Aug. 30, 2023
By Braden Cartwright
Daily Post Staff Writer
Members of a police monitoring group in Santa Clara County say the sheriff’s office told them that chemical agents, such as tear gas and pepper spray, would only be used in the field and to control riots, not on inmates who refused to take their medication.
But a report from the sheriff’s office says deputies released a concoction of tear gas and pepper spray, called Clear Out, 17 times over the course of 11 months. Most of the time, Clear Out was dropped into cells to get mentally ill inmates to move or get a shot of medication, according to a report from police auditor Michael Gennaco.
This came as a surprise to Christine Clifford and Walter Wilson, members of the county’s Community Correction and Law Enforcement Monitoring Committee.
Clifford and Wilson wrote a memo to the Board of Supervisors on Monday asking for a chance to review the use of Clear Out in the jail before supervisors agreed to purchase more military equipment for Sheriff Bob Jonsen.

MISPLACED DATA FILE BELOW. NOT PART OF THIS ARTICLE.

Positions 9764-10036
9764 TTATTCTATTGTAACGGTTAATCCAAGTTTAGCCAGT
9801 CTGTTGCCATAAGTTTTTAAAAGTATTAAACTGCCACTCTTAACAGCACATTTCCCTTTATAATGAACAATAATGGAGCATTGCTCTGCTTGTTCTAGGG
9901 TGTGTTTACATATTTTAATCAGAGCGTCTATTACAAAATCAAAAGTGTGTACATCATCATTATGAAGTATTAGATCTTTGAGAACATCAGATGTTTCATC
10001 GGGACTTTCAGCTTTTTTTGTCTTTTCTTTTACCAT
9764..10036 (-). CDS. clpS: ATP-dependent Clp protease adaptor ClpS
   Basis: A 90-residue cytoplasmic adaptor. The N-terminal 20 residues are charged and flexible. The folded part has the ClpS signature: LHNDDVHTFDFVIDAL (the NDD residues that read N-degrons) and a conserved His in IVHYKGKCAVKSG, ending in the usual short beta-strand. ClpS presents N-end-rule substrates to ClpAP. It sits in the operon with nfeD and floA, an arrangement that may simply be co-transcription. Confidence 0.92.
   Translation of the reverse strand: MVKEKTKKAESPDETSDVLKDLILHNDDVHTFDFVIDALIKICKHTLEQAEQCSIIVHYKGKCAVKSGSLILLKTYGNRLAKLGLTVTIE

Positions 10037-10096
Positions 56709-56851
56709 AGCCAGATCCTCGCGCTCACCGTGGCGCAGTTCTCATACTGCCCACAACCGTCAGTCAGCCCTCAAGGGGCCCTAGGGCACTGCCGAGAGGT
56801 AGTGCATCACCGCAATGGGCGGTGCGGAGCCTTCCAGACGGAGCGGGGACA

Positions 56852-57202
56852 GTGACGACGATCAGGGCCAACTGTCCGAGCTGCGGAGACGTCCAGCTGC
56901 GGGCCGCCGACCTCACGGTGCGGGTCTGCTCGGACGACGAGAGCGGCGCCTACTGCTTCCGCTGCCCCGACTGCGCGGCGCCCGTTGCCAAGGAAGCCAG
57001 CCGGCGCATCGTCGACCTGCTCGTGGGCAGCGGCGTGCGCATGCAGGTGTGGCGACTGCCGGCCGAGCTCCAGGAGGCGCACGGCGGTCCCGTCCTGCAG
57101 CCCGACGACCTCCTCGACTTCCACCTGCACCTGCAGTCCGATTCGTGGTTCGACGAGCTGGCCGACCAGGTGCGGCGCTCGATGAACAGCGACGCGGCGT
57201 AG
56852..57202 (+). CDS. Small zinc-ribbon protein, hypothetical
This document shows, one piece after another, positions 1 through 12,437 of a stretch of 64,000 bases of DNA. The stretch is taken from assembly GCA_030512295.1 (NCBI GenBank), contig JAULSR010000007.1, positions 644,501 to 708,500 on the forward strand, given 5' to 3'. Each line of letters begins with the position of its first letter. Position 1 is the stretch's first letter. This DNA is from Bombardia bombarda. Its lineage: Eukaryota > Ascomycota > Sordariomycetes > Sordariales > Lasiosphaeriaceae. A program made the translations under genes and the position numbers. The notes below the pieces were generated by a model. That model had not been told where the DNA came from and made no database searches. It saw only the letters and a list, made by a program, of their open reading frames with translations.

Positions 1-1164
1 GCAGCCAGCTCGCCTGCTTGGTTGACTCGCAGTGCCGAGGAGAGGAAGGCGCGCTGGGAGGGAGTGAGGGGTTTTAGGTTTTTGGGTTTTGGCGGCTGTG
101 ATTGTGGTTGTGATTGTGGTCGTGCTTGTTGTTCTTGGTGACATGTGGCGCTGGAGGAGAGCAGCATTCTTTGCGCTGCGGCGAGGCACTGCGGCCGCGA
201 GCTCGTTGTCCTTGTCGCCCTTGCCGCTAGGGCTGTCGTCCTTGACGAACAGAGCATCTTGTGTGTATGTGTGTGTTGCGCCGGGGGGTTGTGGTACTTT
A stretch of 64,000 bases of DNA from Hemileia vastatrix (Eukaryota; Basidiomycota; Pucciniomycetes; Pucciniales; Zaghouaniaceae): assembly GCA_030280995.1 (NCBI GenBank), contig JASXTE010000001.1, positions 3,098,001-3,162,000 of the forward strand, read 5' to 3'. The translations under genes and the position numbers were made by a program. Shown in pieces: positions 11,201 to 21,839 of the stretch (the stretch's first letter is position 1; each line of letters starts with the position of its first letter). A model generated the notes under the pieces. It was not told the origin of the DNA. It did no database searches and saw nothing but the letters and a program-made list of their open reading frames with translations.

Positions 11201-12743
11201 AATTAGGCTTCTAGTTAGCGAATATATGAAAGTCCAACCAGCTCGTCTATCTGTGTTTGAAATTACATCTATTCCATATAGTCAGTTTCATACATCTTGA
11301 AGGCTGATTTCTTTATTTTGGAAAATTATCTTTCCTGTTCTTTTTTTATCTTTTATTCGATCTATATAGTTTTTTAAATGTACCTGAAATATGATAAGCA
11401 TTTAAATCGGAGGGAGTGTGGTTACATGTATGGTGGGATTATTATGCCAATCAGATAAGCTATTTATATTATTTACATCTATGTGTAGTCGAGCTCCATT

“When our committee previously reviewed the military equipment report, we recall being told by the sheriff’s office that chemical agents were only to be used in enforcement situations and would be limited to field use, riot control type situations,” they wrote.
“We were not aware that these chemical agents would be used on individuals inside the jails.”
Assembly Bill 481 required police agencies to publish an annual report on their military equipment and how it was used, starting last year.
The bill also requires police agencies to ask to buy more military-related equipment and to have a community meeting on the report.
Jonsen asked the board in June to buy his office a bomb disposal robot, 185 replacement AR-15 rifles, 370 projectiles, 116 flash-bang grenades and 40 vapor grenades.
But the supervisors delayed the purchase to get more information about how and why Clear Out was used in the jail.
Supervisor Susan Elllenberg rescheduled a discussion to Sept. 19, giving the monitoring committee time to meet with the sheriff and weigh in.